Nicholas Owen

Nicholas Owen

(MA DPhil)

Associate Professor of Politics, Praelector in Politics, Queens College
Comparative Politics and Government
The Queen's College

I'm a University Lecturer in Politics (CUF) and Fellow and Praelector in Politics at Queens College.

My research interests lie in four main areas. First, I work on British political history since 1900, especially the politics of governments and parties of the left.  Secondly, I am interested in the working of colonial systems of government; the decolonization of the European colonial empires after 1945; the theory and practice of anti-imperialism, especially the implications of postcolonial theory for the study of anti-imperialist resistance; and the dilemmas of political leadership in anti-imperialist (and other) social movements. My book, The British Left and India: Metropolitan Anti-Imperialism, 1885-1947 was published by Oxford University Press in 2007.  since then I have been working on Britain as a colonial metropole.  The main article on this theme - 'The Soft Heart of the British Empire' - appeared last year in Past & Present.  Thirdly, and relatedly, I have an interest in how colonial violence was made tolerable to metropolitan audiences in liberal empires.  I wrote an article on this subject which has recently appeared in the Journal of Modern History.  Finally, I am interested in problems of participation in social movements.  I am now finishing a book, provisionally entitled Other People's Struggles, which looks at the problem that 'outsiders' present to social movements.  The case studies include middle and upper class participants in labour movements, men who participated in the women's suffrage movements and the women's liberation movement; and white participants in anti-colonial and anti-racist movements.  The book tries to explain why these participants are sometimes problematic, and sometimes not, drawing on examples from Britain since the mid-nineteenth century.   Some early fundings appeared in an article in Historical Journal in 2013, concerning the exclusion of men from the Women's Liberation Movement in the 1970s.  Severla of the other draft papers for this project will be appearing shortly on my website,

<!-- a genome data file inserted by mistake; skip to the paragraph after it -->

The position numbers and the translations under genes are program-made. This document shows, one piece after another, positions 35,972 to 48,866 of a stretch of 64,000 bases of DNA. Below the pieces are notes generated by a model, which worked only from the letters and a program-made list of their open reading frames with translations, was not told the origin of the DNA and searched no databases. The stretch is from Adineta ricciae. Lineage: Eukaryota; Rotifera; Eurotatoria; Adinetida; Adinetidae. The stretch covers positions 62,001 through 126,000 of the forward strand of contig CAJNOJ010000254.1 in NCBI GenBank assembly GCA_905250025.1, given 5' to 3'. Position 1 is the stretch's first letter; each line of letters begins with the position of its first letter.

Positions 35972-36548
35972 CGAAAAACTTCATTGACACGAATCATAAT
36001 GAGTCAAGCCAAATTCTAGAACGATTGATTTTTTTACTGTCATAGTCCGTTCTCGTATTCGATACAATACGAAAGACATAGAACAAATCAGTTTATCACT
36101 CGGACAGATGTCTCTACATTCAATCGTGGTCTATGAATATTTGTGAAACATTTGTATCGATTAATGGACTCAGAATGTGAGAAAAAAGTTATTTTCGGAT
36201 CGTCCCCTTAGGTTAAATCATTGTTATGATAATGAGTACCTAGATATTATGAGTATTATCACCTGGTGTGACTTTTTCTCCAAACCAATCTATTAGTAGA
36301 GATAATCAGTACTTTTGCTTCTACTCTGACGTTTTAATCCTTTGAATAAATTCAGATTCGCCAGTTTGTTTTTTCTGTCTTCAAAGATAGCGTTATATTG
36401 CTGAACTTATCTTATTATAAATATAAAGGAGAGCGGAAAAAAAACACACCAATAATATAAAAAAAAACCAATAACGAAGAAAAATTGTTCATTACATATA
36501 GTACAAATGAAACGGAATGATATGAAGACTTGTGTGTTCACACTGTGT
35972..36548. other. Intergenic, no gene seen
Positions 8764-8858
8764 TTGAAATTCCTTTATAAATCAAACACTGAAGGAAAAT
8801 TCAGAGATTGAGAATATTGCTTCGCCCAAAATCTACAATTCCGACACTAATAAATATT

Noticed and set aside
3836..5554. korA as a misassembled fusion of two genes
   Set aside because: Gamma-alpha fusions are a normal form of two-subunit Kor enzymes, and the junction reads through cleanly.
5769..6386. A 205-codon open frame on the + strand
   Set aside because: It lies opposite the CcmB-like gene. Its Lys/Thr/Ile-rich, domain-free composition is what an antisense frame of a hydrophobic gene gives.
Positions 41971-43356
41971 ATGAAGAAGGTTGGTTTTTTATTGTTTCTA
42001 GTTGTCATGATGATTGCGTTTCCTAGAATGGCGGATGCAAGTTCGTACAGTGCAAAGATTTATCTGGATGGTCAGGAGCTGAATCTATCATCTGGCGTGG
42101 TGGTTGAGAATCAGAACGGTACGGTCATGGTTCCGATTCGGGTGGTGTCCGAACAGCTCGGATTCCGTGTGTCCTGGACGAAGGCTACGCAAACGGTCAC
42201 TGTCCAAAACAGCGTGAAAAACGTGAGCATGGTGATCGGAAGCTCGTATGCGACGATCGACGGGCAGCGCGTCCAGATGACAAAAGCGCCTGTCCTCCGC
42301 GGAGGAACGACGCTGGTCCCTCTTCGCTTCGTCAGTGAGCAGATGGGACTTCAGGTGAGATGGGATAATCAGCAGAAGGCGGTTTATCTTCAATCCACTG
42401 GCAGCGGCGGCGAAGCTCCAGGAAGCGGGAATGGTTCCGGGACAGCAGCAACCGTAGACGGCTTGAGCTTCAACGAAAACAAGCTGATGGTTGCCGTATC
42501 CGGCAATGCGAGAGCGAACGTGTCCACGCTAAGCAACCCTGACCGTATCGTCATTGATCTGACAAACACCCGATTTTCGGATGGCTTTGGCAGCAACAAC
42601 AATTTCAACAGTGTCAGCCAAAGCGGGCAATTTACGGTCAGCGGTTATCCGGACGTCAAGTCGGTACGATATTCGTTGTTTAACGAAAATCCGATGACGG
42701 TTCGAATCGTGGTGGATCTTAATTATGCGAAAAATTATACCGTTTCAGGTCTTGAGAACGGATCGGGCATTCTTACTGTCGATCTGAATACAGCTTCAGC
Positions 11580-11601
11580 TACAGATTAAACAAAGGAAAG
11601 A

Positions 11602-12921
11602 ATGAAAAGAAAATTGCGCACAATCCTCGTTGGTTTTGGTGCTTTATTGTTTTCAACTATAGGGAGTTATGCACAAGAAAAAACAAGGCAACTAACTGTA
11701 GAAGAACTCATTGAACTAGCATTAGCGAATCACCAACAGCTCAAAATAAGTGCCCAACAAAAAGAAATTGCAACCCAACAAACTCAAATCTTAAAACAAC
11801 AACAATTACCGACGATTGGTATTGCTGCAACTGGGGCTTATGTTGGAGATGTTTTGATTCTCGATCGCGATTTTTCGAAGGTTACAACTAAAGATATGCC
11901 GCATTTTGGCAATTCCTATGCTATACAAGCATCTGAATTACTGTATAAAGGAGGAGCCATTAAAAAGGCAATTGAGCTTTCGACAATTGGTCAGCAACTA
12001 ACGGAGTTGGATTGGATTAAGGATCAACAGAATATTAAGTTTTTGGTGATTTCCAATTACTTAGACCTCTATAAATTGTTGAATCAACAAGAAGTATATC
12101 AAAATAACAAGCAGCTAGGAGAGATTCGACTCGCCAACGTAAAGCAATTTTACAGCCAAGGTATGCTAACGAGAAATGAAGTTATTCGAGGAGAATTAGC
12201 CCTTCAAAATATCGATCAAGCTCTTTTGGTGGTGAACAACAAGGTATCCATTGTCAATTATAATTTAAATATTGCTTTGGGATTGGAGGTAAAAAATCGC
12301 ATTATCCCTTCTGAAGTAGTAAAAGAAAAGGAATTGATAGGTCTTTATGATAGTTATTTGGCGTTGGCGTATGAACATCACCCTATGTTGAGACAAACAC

Government Human rights Feminism Foreign Policy and diplomacy History Identity Liberalism Nationalism Political Parties Representation Social movements Violence security and conflict

I teach the undergraduate papers in Introduction to Politics, British Politics and Government since 1900 and Modern British Government and Politics. I teach the graduate paper in Politics and Government of the UK and an optional research methods module on Archival Research.

Number of DPhil supervisions completed: 4

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